Friday Blog Hop:Celebrate the Small Things

Hello and good evening. I hope all of you out there can find something to celebrate today, despite the grim news that has been hitting the headlines every day this week - more hurricanes in the Caribbean, earthquakes, Brexit negotiations, and two political leaders continuing their spat like children via Twitter following the horrifying statement by Donald Trump to the UN. I can't recall a crisis as severe as the current one since the Cuban missile crisis of the 1960s. I guess it's time for believers to start asking for Divine intervention. As I'm not amongst their number I'm simply hoping that common sense will prevail, but it seems a quality sadly lacking in some of the world's movers and shakers.

Those of us so far unaffected by natural and man made disasters can only be grateful, keep calm, and carry on. To paraphrase the concluding thoughts of Voltaire's Candide, who endured and survived all manner of trials and tribulations in a cruel world, we must tend o…

Friday Blog Hop - Celebrating Heroes

The U3A is in full swing again, following the summer recess.  Yesterday I went to an awe-inspiring, jaw-dropping, presentation by an ex-army gentleman, Chris Vasper, about his 2016 foray into the Sahara to take part in the Marathon Des Sables, the world's toughest desert race. 

Watching Chris's slide show was a humbling and emotional experience. Some of those undertaking the challenge had disabilities sustained whilst serving in the British forces - one was Private Karl Hinnet who was photographed leaping from the turret of a tank with the back of his head on fire. The image went around the world. He was eighteen years old at the time and sustained 40% burns. Another participant was an amputee who was walking on two prosthetic legs. Chris himself is living with MS.  The participants in the marathon have to carry all of their supplies with them throughout the six day race.These are giants amongst men.

The team of which Chris was a member in 2016 carried the baton , which was craf…

Friday Blog Hop - Celebrating the Not-So-Small Things

Hello, it's Friday already and a grey start to the day here in Robin Hood Land. Oh, for a few days of sunshine! But instead, I'm reminded that the last quarter of 2017 will soon be upon us, and I have already had to make a table reservation for the Bridge Club Christmas lunch. Christmas is months away, but last year I left it a little too late and had difficulty finding a restaurant that was able to accommodate us.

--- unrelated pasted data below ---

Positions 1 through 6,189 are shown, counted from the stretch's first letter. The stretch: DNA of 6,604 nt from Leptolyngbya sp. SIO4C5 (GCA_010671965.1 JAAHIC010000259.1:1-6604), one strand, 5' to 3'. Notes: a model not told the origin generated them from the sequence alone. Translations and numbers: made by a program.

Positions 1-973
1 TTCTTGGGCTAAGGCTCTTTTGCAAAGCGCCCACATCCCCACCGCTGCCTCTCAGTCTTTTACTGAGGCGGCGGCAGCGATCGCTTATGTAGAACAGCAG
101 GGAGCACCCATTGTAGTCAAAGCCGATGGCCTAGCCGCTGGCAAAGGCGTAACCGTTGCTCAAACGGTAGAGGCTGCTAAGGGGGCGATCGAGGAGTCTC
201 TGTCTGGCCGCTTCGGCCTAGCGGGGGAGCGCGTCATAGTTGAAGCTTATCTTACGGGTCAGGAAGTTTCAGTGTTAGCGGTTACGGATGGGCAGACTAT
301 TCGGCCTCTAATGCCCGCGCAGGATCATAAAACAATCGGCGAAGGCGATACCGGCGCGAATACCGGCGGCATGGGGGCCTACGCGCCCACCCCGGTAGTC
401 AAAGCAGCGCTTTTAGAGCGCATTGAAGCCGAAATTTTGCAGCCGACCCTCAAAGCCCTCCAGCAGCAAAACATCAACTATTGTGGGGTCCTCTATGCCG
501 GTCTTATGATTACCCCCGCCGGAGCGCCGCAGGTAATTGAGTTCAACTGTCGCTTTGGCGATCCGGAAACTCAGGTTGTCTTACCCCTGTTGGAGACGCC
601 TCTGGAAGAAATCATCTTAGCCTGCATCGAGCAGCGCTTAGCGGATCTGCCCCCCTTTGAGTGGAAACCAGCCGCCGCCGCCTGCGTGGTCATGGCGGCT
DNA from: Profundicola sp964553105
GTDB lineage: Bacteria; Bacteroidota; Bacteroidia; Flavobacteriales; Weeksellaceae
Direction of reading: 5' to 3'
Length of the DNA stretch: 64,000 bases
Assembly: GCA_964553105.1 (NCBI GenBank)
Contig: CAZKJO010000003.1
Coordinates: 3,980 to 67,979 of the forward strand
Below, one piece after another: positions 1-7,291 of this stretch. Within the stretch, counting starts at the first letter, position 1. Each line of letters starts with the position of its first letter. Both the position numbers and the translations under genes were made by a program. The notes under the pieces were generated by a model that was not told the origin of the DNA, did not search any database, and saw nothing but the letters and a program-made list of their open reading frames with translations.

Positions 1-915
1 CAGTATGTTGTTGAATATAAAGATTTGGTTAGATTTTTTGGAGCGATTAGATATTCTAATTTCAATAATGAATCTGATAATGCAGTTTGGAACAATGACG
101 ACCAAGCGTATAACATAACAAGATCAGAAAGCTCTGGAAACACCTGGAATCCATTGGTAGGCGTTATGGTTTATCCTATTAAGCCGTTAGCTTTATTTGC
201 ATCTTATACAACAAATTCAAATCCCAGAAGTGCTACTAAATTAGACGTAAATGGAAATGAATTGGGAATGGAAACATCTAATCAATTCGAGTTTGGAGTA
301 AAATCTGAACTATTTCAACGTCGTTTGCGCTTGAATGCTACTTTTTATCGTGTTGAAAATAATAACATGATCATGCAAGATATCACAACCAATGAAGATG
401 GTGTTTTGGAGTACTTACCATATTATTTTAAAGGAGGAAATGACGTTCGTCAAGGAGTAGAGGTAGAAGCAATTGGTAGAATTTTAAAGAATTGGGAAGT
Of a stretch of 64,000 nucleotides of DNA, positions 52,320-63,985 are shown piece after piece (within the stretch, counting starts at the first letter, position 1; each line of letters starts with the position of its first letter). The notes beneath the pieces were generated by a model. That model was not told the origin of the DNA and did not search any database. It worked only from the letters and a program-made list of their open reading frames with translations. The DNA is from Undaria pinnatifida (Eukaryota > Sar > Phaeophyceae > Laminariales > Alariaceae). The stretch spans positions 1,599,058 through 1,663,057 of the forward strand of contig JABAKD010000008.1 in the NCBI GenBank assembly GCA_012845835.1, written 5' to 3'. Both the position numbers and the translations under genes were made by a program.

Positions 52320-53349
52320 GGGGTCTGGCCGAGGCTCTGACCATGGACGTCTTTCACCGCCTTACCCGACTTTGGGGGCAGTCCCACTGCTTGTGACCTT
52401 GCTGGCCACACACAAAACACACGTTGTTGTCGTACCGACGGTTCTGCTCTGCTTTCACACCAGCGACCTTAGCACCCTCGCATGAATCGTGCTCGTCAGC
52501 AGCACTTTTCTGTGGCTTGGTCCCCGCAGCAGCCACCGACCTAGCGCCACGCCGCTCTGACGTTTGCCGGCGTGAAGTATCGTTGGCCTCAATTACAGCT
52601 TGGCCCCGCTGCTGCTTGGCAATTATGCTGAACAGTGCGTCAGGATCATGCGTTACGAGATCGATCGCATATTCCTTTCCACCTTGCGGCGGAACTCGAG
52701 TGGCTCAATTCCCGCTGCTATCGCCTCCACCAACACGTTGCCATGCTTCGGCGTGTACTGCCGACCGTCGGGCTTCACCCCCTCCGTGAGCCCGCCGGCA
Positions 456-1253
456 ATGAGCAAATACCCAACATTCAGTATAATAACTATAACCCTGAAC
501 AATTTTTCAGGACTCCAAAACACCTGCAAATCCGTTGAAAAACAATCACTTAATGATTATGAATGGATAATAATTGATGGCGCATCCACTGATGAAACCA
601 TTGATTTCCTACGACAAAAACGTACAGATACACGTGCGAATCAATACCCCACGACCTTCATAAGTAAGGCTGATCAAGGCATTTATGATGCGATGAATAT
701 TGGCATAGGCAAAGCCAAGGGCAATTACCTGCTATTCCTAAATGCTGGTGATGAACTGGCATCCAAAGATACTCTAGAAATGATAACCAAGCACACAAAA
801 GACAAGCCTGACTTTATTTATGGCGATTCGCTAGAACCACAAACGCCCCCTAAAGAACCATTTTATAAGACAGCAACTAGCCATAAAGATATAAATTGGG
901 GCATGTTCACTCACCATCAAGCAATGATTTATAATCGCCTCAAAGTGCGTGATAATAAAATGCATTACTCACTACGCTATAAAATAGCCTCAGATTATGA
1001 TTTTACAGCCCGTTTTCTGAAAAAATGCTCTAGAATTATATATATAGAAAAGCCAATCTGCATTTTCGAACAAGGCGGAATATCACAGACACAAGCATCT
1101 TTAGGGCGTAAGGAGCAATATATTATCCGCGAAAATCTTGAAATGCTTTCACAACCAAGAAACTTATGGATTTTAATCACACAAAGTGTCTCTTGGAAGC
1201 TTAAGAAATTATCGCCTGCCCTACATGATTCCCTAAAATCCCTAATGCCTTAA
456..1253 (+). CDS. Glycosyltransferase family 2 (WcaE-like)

Last weekend we undertook an expedition to visit my sister in rural Wiltshire. Those of you unfamiliar with the roads in England may be bemused by the fact that it takes four and a half hours to travel 160 miles. But I dislike motorway travel and the scenic route involves some roads where it is difficult for two cars to pass without brushing into the hedgerow on the roadside verge. We travelled past Malborough College, Silbury Hill and Avebury, arriving at our final destination at teatime ...

My sister lives in a 18th-century house at the foot of the northern slopes…

The White Horse in Wiltshire

Good morning! I've been in Wiltshire this weekend. During a brief respite from atrocious weather my brother-in-law and I made the steep ascent (by car, I hasten to add!) to the White Horse, which is a mile or so from his home. Very blustery up there and I had to make an undignified scramble over a stile to reach the Iron-Age earthworks but it was so worth it for the spectacular views.

King Alfred defeated the Great Heathen Army of the invading Danes on this site between the 6th and the 12th May AD 878. The White Horse was carved out of the chalk hillside many centuries later, to commemorate the Battle of Ethandun (Old English name for the village of Edington, where my family lives).

Had planned to move on the Dorset coast for a few days but the weather, with storms coming in from the West, has been very unpredictable (it's said that we may be getting the effects of the tail-end of Hurricane Irma later this week). So after getting soaked to the skin on Sunday at Cliveden, on t…

Why Drink Decaf?

What, you may ask, is the point of denuded, decaffeinated coffee? Well, there isn't one. If you don't mind the prospect of a future of addiction, shot nerves, insomnia, high blood pressure and headaches. Ever wondered why some European nations are so excitable? It's the ritual of the early morning espresso, so thick that it may be possible to stand a spoon in it, and so strong that it has to be washed down with a glass of water by the unaccustomed and unwary. OK, I exaggerate. But I do have difficult-to-control high blood pressure; and caffeine doesn't do anything to abate my insomnia. So I have been drinking  decaf for a long time - possibly longer than you have been alive.

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In the Garden and in the Gym

The recent weather has wreaked havoc in my garden. We have had hot days, warm days, cold days and rain, rain, and more rain, here in Robin Hood country. Garden hygiene has been sadly neglected chez moi. Consequently, my hollyhocks are leaning at an angle of forty five degrees (note to self - stake morerobustly next Spring), the rose blooms are soggy and rotting and there is powdery mildew throughout the flower borders - they love warm, humid weather.On top of which the garden is infested with caterpillars. So much for attempts at organic gardening. I've invested in sprays to rid myself of the blighters. But the cabbages are so far gone that I have resorted to pulling them out of the plot. But worst of all, my beloved delphiniums have fallen prey to something unidentified. I had some lovely blooms in June and once they had died back I cut back the growth in hopes of a second show later. The  regrowth was amazingly rapid, but once the flower buds appeared they all died. So yesterday…